The Chongwen Methodist Church was rebuilt by the Qing government following the Boxer Rebellion. [Photo:CRIENGLISH.com]
The Chonwen Methodist Church appears humble compared with the city's Catholic cathedrals, but the colorful stained glass windows create an understated beauty. [Photo:CRIENGLISH.com]
Dongjiaomin Alley can be interpreted in English as the "East Diplomatic Personnel Alley," which describes its purpose as Beijing's Qing-era foreign legation quarter. After the Second Opium War (1856-1860), the street was opened for foreign embassies and a number of Western countries established bases there. As the number of foreigners living in Beijing grew, the neighborhood grew to include churches, hotels, and restaurants. In essence, Dongjiaomin Alley became a city within the city. The foreign legation quarter came under siege in 1900 during the Boxer Rebellion, which led to an increase in the number of foreign troops stationed on the street.
Dongjiaomin Alley remained Beijing's foreign legation quarter until the founding of the People's Republic of China in 1949, when many of the embassies' staff fled to Nanjing, then Taiwan. The remaining embassies were moved to other areas of the city.
The alley's roots actually date back to the Yuan dynasty, when it was first named "Dong Jiangmi Xiang," or "East Sticky-rice Lane." Beijing has never been suitable for growing rice; historically, rice was transported from southern China into Beijing by riverboat. Many of the businessmen involved in rice trade set up residences in the hutongs of Beijing's Chongwenmen neighborhood.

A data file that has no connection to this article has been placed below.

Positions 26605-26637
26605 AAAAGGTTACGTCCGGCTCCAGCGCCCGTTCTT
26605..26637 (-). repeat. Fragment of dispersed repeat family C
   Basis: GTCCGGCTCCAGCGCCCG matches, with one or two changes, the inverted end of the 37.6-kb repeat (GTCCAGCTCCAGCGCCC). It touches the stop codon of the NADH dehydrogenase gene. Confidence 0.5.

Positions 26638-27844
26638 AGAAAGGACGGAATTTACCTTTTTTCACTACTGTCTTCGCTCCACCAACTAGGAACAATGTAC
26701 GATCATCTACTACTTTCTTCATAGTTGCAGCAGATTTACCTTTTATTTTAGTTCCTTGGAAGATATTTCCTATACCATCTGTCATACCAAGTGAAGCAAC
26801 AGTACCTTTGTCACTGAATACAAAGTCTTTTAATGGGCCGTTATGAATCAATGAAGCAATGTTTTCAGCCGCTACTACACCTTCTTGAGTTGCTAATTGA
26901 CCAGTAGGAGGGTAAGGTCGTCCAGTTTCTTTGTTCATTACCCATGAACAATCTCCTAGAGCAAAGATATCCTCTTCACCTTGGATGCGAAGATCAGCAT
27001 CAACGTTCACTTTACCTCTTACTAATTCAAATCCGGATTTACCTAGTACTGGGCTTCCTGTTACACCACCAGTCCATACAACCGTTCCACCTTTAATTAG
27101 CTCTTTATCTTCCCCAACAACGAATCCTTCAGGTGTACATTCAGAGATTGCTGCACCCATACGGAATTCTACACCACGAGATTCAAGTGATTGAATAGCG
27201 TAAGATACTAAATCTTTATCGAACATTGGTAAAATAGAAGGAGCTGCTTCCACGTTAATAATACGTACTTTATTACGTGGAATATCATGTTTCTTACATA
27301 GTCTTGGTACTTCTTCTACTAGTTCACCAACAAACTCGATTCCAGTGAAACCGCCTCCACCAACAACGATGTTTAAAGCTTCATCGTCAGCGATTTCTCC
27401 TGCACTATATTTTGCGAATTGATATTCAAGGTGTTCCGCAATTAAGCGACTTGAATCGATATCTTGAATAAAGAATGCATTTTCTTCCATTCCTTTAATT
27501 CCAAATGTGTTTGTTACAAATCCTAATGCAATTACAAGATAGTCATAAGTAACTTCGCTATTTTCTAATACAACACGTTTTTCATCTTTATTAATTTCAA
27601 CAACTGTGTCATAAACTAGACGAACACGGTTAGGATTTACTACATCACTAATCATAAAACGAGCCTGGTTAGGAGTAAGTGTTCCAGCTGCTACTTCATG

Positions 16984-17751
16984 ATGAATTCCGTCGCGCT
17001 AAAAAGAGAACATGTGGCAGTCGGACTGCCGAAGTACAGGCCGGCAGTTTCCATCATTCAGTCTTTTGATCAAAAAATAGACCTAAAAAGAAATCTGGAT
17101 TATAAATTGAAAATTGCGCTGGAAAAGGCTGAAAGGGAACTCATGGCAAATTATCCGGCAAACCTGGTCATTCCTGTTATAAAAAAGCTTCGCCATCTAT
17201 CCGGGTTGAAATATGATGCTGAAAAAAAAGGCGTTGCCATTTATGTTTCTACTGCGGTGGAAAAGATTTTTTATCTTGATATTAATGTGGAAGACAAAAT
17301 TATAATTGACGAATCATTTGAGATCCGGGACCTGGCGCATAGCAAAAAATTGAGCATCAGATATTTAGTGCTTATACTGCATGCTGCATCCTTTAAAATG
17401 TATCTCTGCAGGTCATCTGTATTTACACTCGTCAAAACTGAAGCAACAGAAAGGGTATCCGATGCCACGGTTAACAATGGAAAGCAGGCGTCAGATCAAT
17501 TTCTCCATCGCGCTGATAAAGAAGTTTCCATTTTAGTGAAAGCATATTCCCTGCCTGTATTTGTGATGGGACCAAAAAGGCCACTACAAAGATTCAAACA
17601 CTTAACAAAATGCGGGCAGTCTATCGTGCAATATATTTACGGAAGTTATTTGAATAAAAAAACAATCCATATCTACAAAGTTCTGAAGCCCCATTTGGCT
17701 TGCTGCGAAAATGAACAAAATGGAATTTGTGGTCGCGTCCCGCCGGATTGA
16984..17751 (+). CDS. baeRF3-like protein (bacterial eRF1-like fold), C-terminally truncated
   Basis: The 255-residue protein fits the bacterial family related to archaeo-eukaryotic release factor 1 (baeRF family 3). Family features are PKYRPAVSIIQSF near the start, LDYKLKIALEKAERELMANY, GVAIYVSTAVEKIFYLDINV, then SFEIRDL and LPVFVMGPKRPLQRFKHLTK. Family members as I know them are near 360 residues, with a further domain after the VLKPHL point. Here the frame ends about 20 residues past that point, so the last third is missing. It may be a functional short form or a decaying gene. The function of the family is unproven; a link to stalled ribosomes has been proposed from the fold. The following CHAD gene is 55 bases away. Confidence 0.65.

"There was a grand canal from southern China to Beijing which transported rice and they sold the rice along this area," Clara Tong, China Culture Center tour guide and designer of this walking tour, explains. "Chongwen Gate used to serve as the customs house for collecting taxes on rice."
A walking tour of this historic neighborhood should take about two hours; the China Culture Center offers a three-hour version that includes the nearby hutongs, which are more authentic and undisturbed than other popular ones in Beijing.